Denis was born in 1934 at Corpus Christi College where his father was a college servant or ‘scout’ as the occupation is called in OxfordThe family had a college house in Magpie Lane adjacent to Oriel, Merton and University Colleges and near the back entrance to Christ Church. Most of Denis’ early life was spent in this area.
The first visit to an air raid shelter that Denis remembers was in 1941. The Luftwaffe was making raids on Coventry and finding their way there by following the River Thames to Oxford, and then the railway line from there to Coventry and Birmingham. On one occasion he was ready for bed at about seven o’clock in the evening when he saw German aeroplanes flying overhead wing tip to wing tip. He was quickly ushered out in pyjamas and dressing gown and taken to rooms below the College. While there he sat on the knee of a gentleman who told him a story. This man had a strange accent and Denis asked him why this was. The gentleman told him that it was because he was a Russian Jew. Denis was rather dismayed about this, but the man told him that there are good and bad in every country. He later found out that he was sitting on the knee of Isaiah Berlin (1909-1997, a famous philosopher and historian of ideas whose family had emigrated to England in 1920).
Denis was a soprano chorister in his early days and practised at Manchester College, which was used during the war as a shadow Admiralty Office. The younger choristers got up to all sorts of pranks. While the choirmaster was busy playing the organ, the boys could go on their hands and knees under the benches and find a spiral staircase that took them to a roof which had a fortified parapet and walkways. They could go all over the roof of Manchester College, which was almost linked with Wadham College so the boys could go from one to the other.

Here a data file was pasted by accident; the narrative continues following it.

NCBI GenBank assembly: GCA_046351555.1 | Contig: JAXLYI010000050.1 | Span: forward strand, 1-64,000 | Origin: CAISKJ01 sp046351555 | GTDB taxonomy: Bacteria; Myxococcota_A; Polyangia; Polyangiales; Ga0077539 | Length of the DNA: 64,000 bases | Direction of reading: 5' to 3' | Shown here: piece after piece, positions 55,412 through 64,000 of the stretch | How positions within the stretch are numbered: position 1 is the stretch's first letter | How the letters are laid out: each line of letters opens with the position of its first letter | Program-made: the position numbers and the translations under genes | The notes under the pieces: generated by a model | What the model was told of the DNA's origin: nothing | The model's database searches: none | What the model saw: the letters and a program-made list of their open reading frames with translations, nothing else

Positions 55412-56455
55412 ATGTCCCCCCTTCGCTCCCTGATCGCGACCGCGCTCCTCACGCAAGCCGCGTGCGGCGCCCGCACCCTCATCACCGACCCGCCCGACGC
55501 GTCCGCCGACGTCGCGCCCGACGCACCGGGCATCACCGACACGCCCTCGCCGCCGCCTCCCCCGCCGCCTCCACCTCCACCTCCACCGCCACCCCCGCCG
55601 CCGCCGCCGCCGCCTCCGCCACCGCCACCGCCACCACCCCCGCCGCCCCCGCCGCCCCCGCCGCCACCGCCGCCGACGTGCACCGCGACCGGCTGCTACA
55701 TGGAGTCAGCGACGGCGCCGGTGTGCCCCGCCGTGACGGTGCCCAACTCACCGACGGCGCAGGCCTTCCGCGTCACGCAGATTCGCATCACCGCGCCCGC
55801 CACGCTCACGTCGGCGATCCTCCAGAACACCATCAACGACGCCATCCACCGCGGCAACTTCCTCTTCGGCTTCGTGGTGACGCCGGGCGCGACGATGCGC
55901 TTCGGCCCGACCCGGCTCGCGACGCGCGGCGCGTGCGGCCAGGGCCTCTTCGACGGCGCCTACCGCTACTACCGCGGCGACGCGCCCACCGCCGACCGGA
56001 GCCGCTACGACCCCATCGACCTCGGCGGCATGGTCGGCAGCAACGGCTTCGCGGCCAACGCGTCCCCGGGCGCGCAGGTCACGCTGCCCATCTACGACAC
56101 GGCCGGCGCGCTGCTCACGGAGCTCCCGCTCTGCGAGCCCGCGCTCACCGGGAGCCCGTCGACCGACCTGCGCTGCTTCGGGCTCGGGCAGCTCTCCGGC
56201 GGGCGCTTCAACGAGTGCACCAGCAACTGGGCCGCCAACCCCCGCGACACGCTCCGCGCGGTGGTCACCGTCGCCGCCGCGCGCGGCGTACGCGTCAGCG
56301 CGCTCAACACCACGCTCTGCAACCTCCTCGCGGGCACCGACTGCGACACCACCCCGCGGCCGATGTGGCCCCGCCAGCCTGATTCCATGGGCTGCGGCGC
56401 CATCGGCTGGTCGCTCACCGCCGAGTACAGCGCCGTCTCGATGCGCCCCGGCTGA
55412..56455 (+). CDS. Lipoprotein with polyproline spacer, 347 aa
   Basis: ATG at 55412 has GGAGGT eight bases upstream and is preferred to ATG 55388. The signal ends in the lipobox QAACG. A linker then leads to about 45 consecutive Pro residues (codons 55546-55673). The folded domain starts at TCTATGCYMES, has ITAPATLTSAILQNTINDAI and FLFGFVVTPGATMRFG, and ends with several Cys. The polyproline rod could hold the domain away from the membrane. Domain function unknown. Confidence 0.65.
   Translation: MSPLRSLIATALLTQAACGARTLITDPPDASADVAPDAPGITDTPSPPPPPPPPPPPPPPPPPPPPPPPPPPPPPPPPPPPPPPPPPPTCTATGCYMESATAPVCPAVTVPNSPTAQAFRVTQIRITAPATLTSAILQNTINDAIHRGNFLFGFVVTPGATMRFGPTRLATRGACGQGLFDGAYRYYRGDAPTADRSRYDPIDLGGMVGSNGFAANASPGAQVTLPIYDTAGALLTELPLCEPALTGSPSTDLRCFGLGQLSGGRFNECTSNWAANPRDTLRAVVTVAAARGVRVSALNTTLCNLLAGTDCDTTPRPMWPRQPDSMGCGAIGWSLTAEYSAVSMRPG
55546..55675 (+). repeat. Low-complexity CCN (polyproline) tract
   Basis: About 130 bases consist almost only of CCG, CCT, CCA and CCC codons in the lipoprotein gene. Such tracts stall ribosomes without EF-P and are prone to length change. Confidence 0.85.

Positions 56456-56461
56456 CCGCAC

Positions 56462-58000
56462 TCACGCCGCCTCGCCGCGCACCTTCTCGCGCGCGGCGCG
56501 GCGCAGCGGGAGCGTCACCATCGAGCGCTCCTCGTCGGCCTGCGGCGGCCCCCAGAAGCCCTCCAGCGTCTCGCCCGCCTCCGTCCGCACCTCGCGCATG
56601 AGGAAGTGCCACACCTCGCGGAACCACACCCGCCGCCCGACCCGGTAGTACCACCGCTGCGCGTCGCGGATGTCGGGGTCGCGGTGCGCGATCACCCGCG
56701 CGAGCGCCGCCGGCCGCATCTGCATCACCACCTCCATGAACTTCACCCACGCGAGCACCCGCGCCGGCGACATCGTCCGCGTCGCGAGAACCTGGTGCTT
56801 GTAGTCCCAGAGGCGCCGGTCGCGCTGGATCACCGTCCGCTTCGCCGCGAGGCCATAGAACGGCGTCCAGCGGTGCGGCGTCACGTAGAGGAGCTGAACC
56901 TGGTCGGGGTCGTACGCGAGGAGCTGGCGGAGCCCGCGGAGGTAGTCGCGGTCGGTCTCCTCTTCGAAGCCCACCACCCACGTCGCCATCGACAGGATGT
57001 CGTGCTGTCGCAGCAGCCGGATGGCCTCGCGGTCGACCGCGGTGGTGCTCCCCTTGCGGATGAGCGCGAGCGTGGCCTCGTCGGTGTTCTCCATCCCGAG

Oxford wasn’t systematically bombed unlike Coventry and Denis remembers thinking what on earth they would do when there was peace, as there wouldn’t be any news.
The Oxford and Cambridge boat race was held on the River Thames in some of the war years. These were unofficial boat races but nevertheless were important for the universities. One race took place between Sandford and Oxford. Denis got the bus to Sugworth Crescent at the northern end of Radley and walked down Sandford Lane to watch the crews set off. [Note: There was an unofficial boat race at Henley in 1940 and another between Sandford and Oxford in 1943. Also in 1943 there was a race from Black Bridge (Nuneham railway bridge) to the island by Radley College boathouse. It is estimated that 7,000–10,000 people watched the latter race from the riverbank.]
When one of the students left the college, Denis’ father was given an old bicycle which he gave to his son. Denis was delighted to have it and did it up. One day in the later years of the war, Denis went on a bike ride from Oxford. He cycled from Redbridge to the Tandem pub in Kennington on a raised footpath because of the floods. He got to Radley eventually. After Sugworth Crescent, he was on new ground as he had never been there before. There were no mileposts, as they had been taken down during the war in case of enemy paratroopers. He got to the corner by Radley Church and tossed a coin to see whether he should go left or straight on. He turned left, past a string of houses towards the pub and came across an army encampment full of tents and soldiers waiting to go to France for the D-Day landings. Everything was painted with black and white stripes. They were in a sort of gap between the houses and he ventured in. There was a lovely smell of bread and cakes, which were being baked by the Army Logistics Corps. There seemed to be a lot of foreign troops, probably Poles and one of them asked what he was doing there. They didn’t like the idea that Denis was snooping around, but they gave him a penny bun and told to go on his own way. He thinks they were near to where Stonhouse Crescent is now.
Jenny, who was born in 1940, lived in Headington, Oxford. Her bedroom faced towards Southfields Golf Course and Cowley. There was nothing between their house and the beginnings of Cowley. She remembers that, after the armistice in May 1945, she looked out of her window and thought there were a lot of stars out that night. Her mother nearly cried because it was the first time her daughter had seen streetlights, which had been turned off during the war.
The Churchill Hospital was across the valley from where Jenny’s family lived was used by the US Army during the war. Its mail was delivered by aeroplane and one day Jenny remembers running into her house in great excitement saying that a bomber had flown at tree top height over the valley and dropped the mail bags for the hospital. A lot of American equipment was left behind after the war and her father noticed this when he went in for an operation.
Interviewed by Tony Rogerson on 18 July 2006